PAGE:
If you or your children have been targets of domestic violence, abuse, or harassment, you can get a protective order from the court. Keep reading for more information.
OK Protective Orders
Protective orders are legally enforceable court orders to prevent continued harassment or harm. In Oklahoma, protective orders are available for victims of physical violence or those threatened with physical harm.
Orders can be taken against members of a family or household including:
- Spouses of ex-spouses
- Individuals related by blood or marriage
- People who cohabitate
- Biological parents of shared children
Protective orders for non-family members may also be available for people dealing with stalkers or harassment from someone outside of the family or household. By definition, stalking involves a person maliciously and repeatedly following their target with the intent to intimidate or cause harm.
Getting a Protective Order
If someone needs a protective order, they must submit a petition to their district court or the district court in the county where the abuser lives or where the abuse originally occurred. The court clerk can assist petitioners with the filing process.
A protective order petition should include the following:
- The history of incidents
- A description of any injuries that may have occurred
- A description of the most recent incident
- An explanation of the potential of abuse
- A physical description of the abuser
- The location of the abuser
- Any prior convictions for domestic violence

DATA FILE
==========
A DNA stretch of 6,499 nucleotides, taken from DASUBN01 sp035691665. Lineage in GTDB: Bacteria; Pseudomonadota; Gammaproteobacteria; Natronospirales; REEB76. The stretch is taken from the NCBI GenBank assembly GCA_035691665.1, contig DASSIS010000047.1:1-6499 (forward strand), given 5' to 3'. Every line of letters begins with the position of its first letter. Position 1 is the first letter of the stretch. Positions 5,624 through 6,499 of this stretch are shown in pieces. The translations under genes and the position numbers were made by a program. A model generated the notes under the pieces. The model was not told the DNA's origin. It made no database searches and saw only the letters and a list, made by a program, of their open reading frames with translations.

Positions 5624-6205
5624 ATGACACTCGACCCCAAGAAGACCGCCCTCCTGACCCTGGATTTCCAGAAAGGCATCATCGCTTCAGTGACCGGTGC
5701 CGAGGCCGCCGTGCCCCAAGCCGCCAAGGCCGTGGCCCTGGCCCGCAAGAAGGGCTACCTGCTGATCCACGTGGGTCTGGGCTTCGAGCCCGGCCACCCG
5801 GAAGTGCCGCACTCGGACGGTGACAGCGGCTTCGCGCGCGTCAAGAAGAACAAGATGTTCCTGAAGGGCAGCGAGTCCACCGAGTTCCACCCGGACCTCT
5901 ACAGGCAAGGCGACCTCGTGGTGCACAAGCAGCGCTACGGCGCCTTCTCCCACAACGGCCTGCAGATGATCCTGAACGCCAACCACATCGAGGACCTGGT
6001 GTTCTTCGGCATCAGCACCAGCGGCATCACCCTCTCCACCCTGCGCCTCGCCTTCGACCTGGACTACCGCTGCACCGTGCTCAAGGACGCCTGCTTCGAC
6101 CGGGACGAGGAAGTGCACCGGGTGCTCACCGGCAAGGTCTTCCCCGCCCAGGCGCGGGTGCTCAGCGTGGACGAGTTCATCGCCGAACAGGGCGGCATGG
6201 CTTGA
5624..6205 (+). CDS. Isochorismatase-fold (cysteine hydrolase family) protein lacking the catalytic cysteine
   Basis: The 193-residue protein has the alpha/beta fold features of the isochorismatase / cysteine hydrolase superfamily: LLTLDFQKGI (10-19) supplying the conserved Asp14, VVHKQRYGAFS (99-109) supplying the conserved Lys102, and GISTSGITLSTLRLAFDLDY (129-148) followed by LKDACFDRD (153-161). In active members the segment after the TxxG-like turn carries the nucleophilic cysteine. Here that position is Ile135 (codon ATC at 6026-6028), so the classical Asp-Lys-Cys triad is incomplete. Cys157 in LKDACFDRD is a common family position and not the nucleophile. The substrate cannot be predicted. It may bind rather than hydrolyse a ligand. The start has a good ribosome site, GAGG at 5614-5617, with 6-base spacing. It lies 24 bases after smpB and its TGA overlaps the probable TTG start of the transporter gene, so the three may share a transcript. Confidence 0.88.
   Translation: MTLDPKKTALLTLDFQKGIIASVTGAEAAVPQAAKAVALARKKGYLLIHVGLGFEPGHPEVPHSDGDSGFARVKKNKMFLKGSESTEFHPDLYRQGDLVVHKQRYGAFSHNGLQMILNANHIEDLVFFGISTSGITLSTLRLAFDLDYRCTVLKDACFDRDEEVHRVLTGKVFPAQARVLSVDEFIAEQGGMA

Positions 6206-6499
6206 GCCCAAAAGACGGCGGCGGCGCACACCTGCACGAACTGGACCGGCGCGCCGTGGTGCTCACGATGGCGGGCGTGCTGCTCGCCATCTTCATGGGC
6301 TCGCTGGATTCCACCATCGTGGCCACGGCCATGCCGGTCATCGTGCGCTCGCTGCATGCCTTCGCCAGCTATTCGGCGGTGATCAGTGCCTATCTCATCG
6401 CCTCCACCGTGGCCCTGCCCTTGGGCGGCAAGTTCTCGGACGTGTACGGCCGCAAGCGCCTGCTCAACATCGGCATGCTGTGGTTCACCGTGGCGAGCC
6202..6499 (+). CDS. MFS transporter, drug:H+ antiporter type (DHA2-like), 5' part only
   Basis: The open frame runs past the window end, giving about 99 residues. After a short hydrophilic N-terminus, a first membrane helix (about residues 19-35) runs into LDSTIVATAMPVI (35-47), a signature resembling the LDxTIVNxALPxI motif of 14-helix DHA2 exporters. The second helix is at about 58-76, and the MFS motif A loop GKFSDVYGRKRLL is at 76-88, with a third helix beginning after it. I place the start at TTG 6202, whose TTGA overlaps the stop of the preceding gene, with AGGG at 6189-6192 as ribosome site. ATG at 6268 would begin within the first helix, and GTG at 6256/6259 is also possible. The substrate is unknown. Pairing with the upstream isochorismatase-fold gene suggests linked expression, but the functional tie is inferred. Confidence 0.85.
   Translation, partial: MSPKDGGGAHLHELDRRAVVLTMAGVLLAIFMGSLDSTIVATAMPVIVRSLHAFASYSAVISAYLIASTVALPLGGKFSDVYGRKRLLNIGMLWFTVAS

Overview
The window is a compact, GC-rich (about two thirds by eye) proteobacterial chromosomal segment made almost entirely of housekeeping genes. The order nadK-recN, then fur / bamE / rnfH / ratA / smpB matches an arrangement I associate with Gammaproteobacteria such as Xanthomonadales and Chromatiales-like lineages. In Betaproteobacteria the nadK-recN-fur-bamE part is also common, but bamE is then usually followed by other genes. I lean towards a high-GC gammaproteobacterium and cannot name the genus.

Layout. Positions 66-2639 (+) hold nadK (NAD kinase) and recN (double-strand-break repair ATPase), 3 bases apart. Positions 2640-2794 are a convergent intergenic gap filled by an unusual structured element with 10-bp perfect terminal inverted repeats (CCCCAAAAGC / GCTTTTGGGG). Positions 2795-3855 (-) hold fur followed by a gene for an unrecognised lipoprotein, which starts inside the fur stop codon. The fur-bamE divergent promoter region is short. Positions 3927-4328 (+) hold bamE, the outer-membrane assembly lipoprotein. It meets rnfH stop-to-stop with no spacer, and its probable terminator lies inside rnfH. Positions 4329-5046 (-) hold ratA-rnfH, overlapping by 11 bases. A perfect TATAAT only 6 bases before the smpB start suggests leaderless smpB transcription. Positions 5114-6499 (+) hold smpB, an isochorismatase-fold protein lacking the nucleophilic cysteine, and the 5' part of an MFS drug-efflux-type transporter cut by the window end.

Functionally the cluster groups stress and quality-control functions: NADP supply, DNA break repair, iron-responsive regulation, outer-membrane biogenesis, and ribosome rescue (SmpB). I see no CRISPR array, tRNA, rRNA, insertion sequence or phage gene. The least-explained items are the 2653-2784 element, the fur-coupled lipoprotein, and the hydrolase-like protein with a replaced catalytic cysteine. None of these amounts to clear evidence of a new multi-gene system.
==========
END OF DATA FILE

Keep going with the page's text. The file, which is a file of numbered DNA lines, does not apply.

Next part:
- A note stating whether the abuser is armed
Petitioners may keep their address and personal information confidential if the abuser is not already aware. Once the petition is filed, the court will process the request and decide whether a more immediate option is necessary. If the judge decides to enact a temporary protective order, law enforcement will serve the abuser and the petitioner will have temporary relief until the hearing. Judges may choose to order more permanent protection, but it depends on the case at hand.
What Is the Difference Between a Restraining Order and Protective Order?
Restraining and protective orders are often used interchangeably, but they have several key differences. The primary difference between protective and restraining orders is that protective orders are used to protect one or more members of a household from another in cases of domestic violence and abuse.
When a protective order is in effect:
- Alleged abusers are prohibited from contacting any household members listed on the order
- Alleged abusers are required to stay a certain distance away from places frequented by partners, children, parents, etc. as listed on the order
- Alleged abusers may not carry a gun and their license will be suspended
On the other hand, a restraining order is when the court orders one person or entity to not engage in behavior related to another person or entity. For example, a person may be ordered to stop transferring money between bank accounts or harassing another party on specific property.
The Other Side of Protective Orders
While the need for protective orders remains true, the system is sometimes manipulated to protect selfish interests. For example, if a couple is in the middle of a custody battle, one spouse may apply for a protective order to block the other parent from getting custody. Similarly, some people use protective orders to tarnish another person’s reputation out of anger or resentment.
Not only does this destroy a person’s life, but it also hurts the system and prevents actual victims from getting the protection they need. Filing for a protective order is not a matter to be taken lightly – these orders are legally enforceable and are only meant to protect victims of abuse.
Get the Protection You Need
If you are facing abuse and need a protective order, Nichols Dixon PLLC can help. Our team of compassionate attorneys and fierce defenders can assist you with the petitioning process and help you protect what matters most.
Contact our firm today for more information.